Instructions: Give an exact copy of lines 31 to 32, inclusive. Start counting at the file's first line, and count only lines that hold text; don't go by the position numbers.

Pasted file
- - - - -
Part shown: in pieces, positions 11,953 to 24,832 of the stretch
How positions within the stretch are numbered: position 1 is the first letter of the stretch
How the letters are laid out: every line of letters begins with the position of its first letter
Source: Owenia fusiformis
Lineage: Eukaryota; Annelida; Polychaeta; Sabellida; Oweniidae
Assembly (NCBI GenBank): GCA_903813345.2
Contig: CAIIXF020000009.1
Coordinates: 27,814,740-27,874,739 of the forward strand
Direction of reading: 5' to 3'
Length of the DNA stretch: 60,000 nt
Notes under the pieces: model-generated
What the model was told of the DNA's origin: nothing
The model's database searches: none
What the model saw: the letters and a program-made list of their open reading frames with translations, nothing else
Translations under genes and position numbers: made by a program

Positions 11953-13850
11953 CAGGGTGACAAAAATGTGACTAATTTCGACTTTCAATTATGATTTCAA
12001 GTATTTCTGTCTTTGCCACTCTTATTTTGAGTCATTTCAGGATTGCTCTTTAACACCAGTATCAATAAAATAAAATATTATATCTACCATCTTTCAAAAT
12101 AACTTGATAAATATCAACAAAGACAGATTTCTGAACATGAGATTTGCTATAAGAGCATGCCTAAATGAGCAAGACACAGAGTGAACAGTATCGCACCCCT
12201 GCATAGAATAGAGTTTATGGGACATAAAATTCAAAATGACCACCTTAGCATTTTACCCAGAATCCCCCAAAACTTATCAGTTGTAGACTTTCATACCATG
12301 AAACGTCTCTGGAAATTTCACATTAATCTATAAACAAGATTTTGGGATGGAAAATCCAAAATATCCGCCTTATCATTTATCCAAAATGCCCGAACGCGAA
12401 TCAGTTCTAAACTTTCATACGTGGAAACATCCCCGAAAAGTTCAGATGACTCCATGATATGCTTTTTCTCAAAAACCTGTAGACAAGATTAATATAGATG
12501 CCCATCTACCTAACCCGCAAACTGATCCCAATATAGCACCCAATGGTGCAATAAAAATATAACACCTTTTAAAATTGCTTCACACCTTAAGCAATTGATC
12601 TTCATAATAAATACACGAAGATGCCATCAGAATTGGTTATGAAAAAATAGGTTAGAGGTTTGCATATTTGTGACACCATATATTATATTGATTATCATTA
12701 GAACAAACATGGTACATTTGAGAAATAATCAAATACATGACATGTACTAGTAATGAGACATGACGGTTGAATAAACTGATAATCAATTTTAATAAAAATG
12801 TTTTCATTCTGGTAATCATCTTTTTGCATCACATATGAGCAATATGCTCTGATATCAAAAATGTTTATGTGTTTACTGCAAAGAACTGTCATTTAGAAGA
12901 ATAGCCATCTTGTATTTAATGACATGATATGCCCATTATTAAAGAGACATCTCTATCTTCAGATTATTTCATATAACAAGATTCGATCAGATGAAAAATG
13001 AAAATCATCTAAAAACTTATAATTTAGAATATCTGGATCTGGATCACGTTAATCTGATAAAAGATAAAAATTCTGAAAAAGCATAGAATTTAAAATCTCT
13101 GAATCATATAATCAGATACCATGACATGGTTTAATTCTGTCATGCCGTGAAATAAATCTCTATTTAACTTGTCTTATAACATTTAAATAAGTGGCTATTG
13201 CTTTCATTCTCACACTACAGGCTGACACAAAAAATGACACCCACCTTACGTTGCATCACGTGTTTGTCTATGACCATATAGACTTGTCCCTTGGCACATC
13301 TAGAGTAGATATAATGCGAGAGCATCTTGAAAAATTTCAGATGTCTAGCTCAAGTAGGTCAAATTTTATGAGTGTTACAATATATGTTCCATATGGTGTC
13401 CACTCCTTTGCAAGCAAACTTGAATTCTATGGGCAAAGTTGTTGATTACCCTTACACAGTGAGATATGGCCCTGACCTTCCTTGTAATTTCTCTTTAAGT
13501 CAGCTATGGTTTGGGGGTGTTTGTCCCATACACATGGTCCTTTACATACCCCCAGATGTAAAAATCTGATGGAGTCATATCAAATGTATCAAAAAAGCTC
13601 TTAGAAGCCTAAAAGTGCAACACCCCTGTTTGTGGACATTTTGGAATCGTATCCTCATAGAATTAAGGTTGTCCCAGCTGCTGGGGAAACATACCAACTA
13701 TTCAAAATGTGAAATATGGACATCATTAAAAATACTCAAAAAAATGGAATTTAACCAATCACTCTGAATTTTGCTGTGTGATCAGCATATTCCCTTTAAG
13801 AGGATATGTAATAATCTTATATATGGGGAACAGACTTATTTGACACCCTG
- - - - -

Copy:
13301 TAGAGTAGATATAATGCGAGAGCATCTTGAAAAATTTCAGATGTCTAGCTCAAGTAGGTCAAATTTTATGAGTGTTACAATATATGTTCCATATGGTGTC
13401 CACTCCTTTGCAAGCAAACTTGAATTCTATGGGCAAAGTTGTTGATTACCCTTACACAGTGAGATATGGCCCTGACCTTCCTTGTAATTTCTCTTTAAGT